Photoshoot Breakdown – Behind The Scenes Into Camaro Photoshoot
Yesterday, I showed you the process of pre-producing a successful photoshoot and used a recent session as an example on all the steps it takes to put together a successful session with a large team. Today, I put together a breakdown of the entire production and post production process on creating a successful portrait session and a behind the scenes look into what all goes into it.
Ever since moving to Albuquerque, I’ve always been in love with the vastness of it. The city itself is pretty populated, but once you leave the city, there is absolutely nothing but road for miles and miles. For whatever reason, this feeling of emptiness has always inspired me, and I’ve always wanted to use it in one of my shoots but hadn’t had a lot of chances to.
The concept of the car and girl is pretty simple, but I’ve had it in my mind for a while now. I wanted the photos with an environmental aspect to them, showing the emptiness surrounding the scene. We found a great place to highlight that, got the car and everything else under control in the pre-production, and sought out to create some awesome photos.
I shot the majority of the photo shoot with the Canon 35mm f/1.4L and a Canon 5d Mark III. I chose this lens because I really love the focal length, especially when trying to create expansive environmental photos, without having too much barrel distortion on your subject. Pair that with an ND filter and the ability to shoot at f/1.4 with strobes, and you’ve got a killer combo. All the equipment used on this session was –
|Camera Equipment Used||Lighting Equipment Used|
|Canon 5d Mark III||2x Einstein Studio Strobes|
|Canon 35mm f/1.4L||2x Manfrotto 13′ Lightstands|
|Canon 85mm f/1.2L II||CyberSync Flash Triggering System|
|Canon 17-40mm f/4L||Paul C Buff 47″ OctoBank|
|Canon 135mm f/2L||Paul C Buff 21″ White Beauty Dish (Old Model)|
|Fader ND II 9 Stop ND Filter 77mm||Vagabond Mini Battery Pack|
Lighting & Other Equipment Techniques
I’m a strobist, and use artificial lighting for nearly all of my work. However, if you want to be able to overpower the sun, you’re still limited to your sync speed of 1/200 of a second (1/250 on many crop bodies), meaning you’ll end up bumping your aperture to f/16 and lose all shallow depth of field in your photos. I don’ t want that, so I often use an ND filter for my sessions. This allows me to limit the amount of light entering the lens to the sensor, allowing me to stop down my aperture and get a shallow depth of field while still using strobes during daylight.
Aside from that, I also shot many of the photos using a large 47″ octabox to get great coverage of both the model, and the car. However, when working with a very reflective object, such as a car, you can run into some problems with glare. I wanted the car to show contrast, without being too distracting. So what I often did was remove the white front element to the 47″ Octabox. This narrowed the beam of light coming from it, and was able to mimic a soft glow you’d get from a partly cloudy day. This made the light much more controllable, and allowed me to focus the light on her, with a nice feathering effect onto the car.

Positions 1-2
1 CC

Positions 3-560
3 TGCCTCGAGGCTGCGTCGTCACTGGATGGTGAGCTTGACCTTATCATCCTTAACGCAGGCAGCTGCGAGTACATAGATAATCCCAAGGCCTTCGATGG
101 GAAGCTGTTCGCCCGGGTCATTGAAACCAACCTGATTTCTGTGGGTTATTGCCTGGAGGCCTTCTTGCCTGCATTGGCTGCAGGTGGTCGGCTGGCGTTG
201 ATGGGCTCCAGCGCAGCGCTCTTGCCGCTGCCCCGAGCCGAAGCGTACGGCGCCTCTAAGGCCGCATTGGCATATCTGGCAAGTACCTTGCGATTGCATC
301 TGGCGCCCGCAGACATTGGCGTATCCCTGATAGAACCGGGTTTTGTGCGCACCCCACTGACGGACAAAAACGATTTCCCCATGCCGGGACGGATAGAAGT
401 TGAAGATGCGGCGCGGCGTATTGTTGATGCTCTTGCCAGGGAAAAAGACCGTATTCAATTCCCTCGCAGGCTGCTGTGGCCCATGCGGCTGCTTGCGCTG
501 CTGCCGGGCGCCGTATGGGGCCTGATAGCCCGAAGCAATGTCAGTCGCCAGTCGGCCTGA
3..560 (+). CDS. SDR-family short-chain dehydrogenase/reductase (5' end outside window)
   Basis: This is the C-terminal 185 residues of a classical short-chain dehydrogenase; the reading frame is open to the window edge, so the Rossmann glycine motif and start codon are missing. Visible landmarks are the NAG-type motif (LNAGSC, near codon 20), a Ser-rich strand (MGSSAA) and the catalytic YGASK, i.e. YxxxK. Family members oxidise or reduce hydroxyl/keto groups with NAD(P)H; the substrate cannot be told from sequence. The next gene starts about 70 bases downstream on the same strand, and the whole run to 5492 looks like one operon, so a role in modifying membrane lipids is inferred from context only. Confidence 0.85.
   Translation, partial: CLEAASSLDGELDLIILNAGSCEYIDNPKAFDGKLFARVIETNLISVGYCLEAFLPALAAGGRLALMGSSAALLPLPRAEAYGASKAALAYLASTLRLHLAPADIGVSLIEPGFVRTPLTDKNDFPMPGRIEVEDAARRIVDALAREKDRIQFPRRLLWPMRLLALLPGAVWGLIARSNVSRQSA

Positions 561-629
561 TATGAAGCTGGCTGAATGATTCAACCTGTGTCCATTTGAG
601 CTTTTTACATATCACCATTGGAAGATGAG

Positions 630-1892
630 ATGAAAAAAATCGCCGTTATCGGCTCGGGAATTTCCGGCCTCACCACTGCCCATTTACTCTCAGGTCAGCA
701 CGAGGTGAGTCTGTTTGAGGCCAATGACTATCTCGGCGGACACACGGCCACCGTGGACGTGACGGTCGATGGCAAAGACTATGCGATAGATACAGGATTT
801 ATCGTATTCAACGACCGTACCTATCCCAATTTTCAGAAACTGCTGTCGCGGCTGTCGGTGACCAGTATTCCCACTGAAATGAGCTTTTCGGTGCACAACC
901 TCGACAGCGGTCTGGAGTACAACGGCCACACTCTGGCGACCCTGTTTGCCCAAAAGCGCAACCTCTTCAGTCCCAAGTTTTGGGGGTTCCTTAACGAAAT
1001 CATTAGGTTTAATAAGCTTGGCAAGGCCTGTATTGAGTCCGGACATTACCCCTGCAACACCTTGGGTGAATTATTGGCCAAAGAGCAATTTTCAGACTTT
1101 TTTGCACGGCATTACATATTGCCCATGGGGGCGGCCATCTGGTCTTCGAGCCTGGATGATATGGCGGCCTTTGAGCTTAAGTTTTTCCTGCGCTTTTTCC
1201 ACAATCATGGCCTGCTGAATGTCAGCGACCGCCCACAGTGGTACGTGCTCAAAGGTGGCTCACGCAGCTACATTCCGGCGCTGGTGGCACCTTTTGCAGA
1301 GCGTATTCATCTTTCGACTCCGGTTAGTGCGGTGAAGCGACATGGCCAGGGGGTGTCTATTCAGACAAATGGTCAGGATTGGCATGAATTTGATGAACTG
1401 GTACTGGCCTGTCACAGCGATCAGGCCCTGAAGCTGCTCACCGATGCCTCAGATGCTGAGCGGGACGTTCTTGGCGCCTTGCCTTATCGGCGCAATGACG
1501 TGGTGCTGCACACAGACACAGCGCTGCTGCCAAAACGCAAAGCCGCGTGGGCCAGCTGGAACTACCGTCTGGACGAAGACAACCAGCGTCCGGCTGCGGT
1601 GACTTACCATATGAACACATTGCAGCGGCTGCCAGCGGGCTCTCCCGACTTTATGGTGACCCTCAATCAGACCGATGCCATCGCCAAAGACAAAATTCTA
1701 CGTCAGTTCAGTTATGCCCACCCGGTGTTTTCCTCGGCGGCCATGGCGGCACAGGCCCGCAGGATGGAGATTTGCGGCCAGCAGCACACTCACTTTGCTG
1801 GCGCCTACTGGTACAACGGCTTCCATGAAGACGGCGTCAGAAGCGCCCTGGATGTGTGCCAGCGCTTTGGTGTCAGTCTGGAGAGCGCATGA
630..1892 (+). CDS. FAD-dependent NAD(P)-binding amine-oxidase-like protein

|My process for retouching is done predominantly in Adobe Photoshop with light exposure corrections done in Lightroom. I first import the entire set into Lightroom, cull through the images that I like, then do minor adjustments to get a nice black point and white point before importing them all to Photoshop. For all of my photos, I work to have a true black and a true white before I even start editing (Often these spots are very small, but I find it brings the best contrast and colors). I also will adjust exposure, apply lens corrections if needed, fix horizons and remove any Chromatic Aberration if needed. However, with that said, the majority of my editing in Lightroom is done in the Basic dialog located on the top of Develop Mode.The toning done to the images was done using mostly Alien Skin Exposure 5. I first warmed up the photos a bit using the Kodak Kodachrome 25 preset built into the software, and then added a Sun Flare effect on many of the images to help lower the contrast among the objects in the background, pushing the attention to the subject. I then went through and added a cooling filter on the model, only to regain some skin tones so she doesn’t appear TOO warm. From there, I did all of my skin retouching using the Frequency Separation technique, and did some burning and dodging to add contours to the models face and limbs, as well as details on the car. If you’d like to see my layers for these sets of photos, I have made a PSD available for download on the link below.|
Before & Afters
So that is a quick look into what goes into my process for creating a successful shoot, certainly I encourage you to go through and find your own techniques to help get everything accomplished. None of this could have been a success with an active team all working together to accomplish everything that was involved in putting together such a big production shoot in such a short amount of time. None of this photoshoot could have been accomplished without my amazing team. Special Thanks to Jesse Heidenfeld and Allen Hrynick from H/H Productions for the video work, Flytcam for the aerial footage, Solve Maxwell & Toad Road for styling, Kata Baron of The Pretty Committee for MakeUp, Dani Ann for Hair, Marie Paoli for being my lovely muse, and Curtis Jingle for the use of his beautiful 1969 Chevy Camaro. All images in this session are copyright to Zach Sutton of Zach Sutton Photography. If you haven’t read the pre-production on how this photoshoot came alive, I suggest you do.